We evaluate the impact of τcorr on the pose estimation and tracking performance.
As shown in Table 6, the threshold has a low impact. We use τcorr = 0.3 for all
our experiments.
16       U. Rafi et al.

Table 6. Impact of τcorr on mAP and MOTA on the PoseTrack 2017 validation set.

      τcorr                            MOTA                                mAP
      0.1                              67.9                                77.9
      0.2                              67.9                                77.9
      0.3                              67.9                                78.0
      0.4                              67.9                                78.0
      0.5                              67.8                                78.0

Table 7. Comparison of mAP and MOTA for different design choices on the PoseTrack
2017 validation set.

       Design Choices                                   MOTA mAP IDSW
       Correspondence Tracking                       67.9        78.0   3632
       Correspondence Tracking w/o refinement module 66.9        77.7   4304
       Correspondence Tracking w/o duplicate removal 64.5        77.9   8288

A.3     Effect of Refinement Module and Duplicate Removal
We evaluate the effect of the refinement module and duplicate removal on the
pose estimation and tracking performance. As shown in Table 7, omitting any of
the introduced design choices results in a significant drop in MOTA of at least
1%, and increases the number of identity switches (IDSW). Our proposed cor-
respondence refinement module improves the generated correspondence affinity
maps which results in stronger tracking results. This is reflected by the MOTA
and mAP scores that drop to 66.9 and 77.7, respectively, if we disable the re-
finement module. If duplicates are not removed, the MOTA and the mAP scores
drop to 64.5 and 77.9, respectively.

A.4     Track Merging
We propose a post-processing step in which we merge tracks of the same pose
instance at different time steps by utilizing keypoint correspondences from mul-
tiple frames. Given two tracks T q and T p as illustrated in Figure 8, we select
three pose instances {Bfq } with f ∈ {fsq , fcq , feq } at the start, center and end
frames of track T q . For each of the pose instances Bfq , we compute the pose
B̄fq for the starting frame fsp of track T p using correspondences, as described in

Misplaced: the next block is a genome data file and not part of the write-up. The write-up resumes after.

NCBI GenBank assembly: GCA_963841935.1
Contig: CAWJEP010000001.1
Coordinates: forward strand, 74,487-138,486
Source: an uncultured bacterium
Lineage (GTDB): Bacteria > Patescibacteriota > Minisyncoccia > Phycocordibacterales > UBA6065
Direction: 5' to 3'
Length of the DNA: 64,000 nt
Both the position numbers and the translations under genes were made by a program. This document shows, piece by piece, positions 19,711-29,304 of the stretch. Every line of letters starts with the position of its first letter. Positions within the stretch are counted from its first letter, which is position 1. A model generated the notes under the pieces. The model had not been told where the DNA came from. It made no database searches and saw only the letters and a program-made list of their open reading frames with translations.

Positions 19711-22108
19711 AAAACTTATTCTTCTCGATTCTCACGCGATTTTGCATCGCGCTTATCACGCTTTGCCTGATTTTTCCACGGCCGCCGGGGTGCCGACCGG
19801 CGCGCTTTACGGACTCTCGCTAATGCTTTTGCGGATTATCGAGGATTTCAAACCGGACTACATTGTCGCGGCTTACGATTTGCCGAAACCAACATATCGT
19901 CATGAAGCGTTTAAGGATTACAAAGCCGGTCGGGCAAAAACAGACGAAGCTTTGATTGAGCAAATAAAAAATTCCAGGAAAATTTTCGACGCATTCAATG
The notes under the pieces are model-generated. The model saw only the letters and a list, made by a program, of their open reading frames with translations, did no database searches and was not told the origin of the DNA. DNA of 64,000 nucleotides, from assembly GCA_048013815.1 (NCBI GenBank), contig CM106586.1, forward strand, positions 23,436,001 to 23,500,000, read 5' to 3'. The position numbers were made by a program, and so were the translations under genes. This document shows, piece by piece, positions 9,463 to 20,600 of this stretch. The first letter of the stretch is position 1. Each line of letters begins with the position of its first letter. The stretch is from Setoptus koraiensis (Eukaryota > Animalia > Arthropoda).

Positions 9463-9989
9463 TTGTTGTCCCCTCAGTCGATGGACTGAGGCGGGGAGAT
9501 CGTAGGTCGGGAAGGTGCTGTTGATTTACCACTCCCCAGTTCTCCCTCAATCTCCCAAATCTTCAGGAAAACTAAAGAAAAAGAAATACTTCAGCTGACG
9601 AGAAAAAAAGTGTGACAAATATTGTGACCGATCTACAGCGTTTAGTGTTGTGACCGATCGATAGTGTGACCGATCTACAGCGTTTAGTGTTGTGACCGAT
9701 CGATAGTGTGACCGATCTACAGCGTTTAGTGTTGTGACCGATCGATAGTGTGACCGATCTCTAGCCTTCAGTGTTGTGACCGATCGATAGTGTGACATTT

Section 5 of the paper. We then employ OKS as similarity metric and calculate
the average similarity between tracks T q and T p as
                                     P                         q    p
                           q    p       f ∈{fs ,fc ,fe } OKS(B̄f , Bfsp )
                  Smatch (T , T ) =                                       .       (8)
                                                         3

B      Failure Cases
Existing person detectors sometimes output duplicate detections for the same
person. Such duplicate detections are hard to remove using non-maximum sup-
CorrTrack       17

Fig. 8. Tack merging: For the start frame fsq , the center frame fcq and the last frame
feq of track T q , we estimate poses from keypoint correspondences in the start frame
fsp of T p , as illustrated by the colored dashed lines. We use an OKS-based similarity
metric to measure the average pose similarity between the poses from correspondences
and the pose in the starting frame fsp of track T p .

pression. In our experiments, they increase the number of false-positives (FP)
and lead to identity-switches. This impacts the overall tracking performance, as
the MOTA metric used in PoseTrack heavily penalizes FPs and IDSWs as shown
in Table 7. Figure 9 illustrates such failure cases.
18      U. Rafi et al.

Fig. 9. Failure cases. Duplicates by the person detector lead to multiple tracks of the
same person and negatively impact the tracking performance.
CorrTrack       19

B.1    Qualitative Results

Fig. 10. Qualitative results for recovering missed detections. Best seen using the zoom
function of the PDF viewer.